Red Letter Day

Wednesday, June 11, 2008

Full court press? Or media whoredom?

Dave sent our press release out to a few papers this morning. It feels weird (and self-aggrandizing) to do it (even though Dave actually hit the 'send' button). One could say this is a public statement of our relationship, but this isn't news (pardon the pun) to anyone who knows us, friends, family, co-workers, and so forth. I think Dave is right that by telling more people about what is really a legal formality will hopefully show the world (or at least a small part of it) that same-sex marriage is not a big deal or any kind of "threat." However, it still feels strange to have this mix of the public and private.

Actually writing the thing felt a little bit like writing a news story for the Onion, complete with the headline. The release was entitled "Lawrence gay couple expect to be first from Kansas to be legally married in California" which sounds much better then "Area sodomites mock God" which is probably how the Christian News Service will run the story.

Anyway, here's the actual release....

Lawrence residents Mike Silverman and Dave Greenbaum will be one the first same-sex couples from Kansas to get legally married in California, and most likely the first such couple from the state to be legally married anywhere in the United States after the pair receive a marriage license in San Francisco, California on at 8:15am on June 17th. Silverman and Greenbaum, who have been together for over twelve years and who had a Jewish ceremony recognizing their union nine years ago, decided to take this important legal step both to provide their relationship with the legal protections of a marriage license as well as make a statement in favor of of equality in Kansas.

California will begin granting marriage licenses equally to all couples on June 17th. Prior to this date, only Massachusetts offered same-sex couples marriage licenses, but these were primarily limited to residents of that state. Although the couple could have travelled abroad to get a marriage license, as American citizens it was important to them to get an American marriage certificate. According to Silverman and Greenbaum, Kansas should recognize their marriage. "When we travelled to California, that state recognized my drivers license issued by Kansas. We would hope that similarly, Kansas will recognize our marriage license" said Greenbaum. The couple realize the Kansas Constitution contains a provision refusing to recognize same-sex marriages, but this may run afoul of the United States Constitution's "full faith and credit" clause, which requires states to recognize other states' official actions.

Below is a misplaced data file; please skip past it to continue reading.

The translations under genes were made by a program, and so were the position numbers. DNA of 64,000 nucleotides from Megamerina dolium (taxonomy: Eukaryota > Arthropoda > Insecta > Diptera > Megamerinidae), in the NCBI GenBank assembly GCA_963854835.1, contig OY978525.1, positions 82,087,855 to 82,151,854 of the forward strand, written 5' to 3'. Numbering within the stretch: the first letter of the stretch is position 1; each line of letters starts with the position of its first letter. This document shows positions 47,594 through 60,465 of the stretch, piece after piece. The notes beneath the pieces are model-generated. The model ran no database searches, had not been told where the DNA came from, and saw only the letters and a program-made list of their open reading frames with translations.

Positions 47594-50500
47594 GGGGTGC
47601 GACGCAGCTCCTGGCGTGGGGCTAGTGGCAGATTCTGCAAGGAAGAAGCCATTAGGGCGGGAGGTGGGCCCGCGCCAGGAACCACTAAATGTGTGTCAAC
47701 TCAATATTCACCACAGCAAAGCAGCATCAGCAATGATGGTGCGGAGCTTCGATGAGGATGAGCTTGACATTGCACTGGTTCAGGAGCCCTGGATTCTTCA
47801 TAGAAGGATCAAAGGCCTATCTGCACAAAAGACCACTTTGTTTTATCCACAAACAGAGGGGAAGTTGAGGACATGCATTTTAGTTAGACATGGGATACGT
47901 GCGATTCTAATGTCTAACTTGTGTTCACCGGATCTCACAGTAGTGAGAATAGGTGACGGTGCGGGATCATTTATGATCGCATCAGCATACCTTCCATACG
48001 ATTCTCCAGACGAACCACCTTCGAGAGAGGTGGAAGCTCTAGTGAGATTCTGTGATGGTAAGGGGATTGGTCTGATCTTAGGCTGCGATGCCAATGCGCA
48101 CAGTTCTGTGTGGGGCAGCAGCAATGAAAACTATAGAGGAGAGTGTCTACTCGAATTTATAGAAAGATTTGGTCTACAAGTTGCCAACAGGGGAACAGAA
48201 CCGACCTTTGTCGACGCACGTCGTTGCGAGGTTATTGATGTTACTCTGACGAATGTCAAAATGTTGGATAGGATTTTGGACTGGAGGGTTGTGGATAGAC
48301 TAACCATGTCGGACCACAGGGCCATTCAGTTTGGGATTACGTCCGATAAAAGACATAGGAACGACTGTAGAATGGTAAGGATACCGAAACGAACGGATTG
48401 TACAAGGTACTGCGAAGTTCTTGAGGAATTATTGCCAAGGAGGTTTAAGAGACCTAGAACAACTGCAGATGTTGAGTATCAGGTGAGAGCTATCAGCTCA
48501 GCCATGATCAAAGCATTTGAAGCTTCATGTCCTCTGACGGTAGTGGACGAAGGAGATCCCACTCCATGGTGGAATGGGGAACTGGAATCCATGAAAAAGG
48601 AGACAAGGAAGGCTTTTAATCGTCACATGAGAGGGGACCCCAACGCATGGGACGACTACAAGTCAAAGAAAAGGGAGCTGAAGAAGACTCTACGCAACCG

In past years, the couple submitted testimony to the Kansas Senate in opposition to Kansas' anti-marriage amendment, and made it clear at the time that they intended to seek "any and all legal recognition of their relationship" as was written in their Ketubah, or Jewish marriage contract. This marriage license is the fulfillment of this commitment Silverman and Greenbaum made to each other nine years ago in Omaha, Nebraska at their wedding ceremony at the synagogue Temple Israel.

The couple travelled to California from Lawrence, the first city in the state with both a domestic partner registry and an inclusive antidiscrimination clause and from Kansas, a state founded in opposition to oppression and slavery. Silverman and Greenbaum, who proudly brought their University of Kansas attire with them to California, will provide a sharp contrast to infamous hate preacher Fred Phelps of Topeka, Kansas, who does not represent the true values of that state. "We wanted to show that we are proud to be from Kansas, and we hope that our home state one day soon will live up to its founding values and recognize marriage for all its citizens" said Silverman.

Silverman and Greenbaum are happy to make themselves available for interviews with media by calling (redacted) or emailing (redacted). They will also be blogging daily about their experience at



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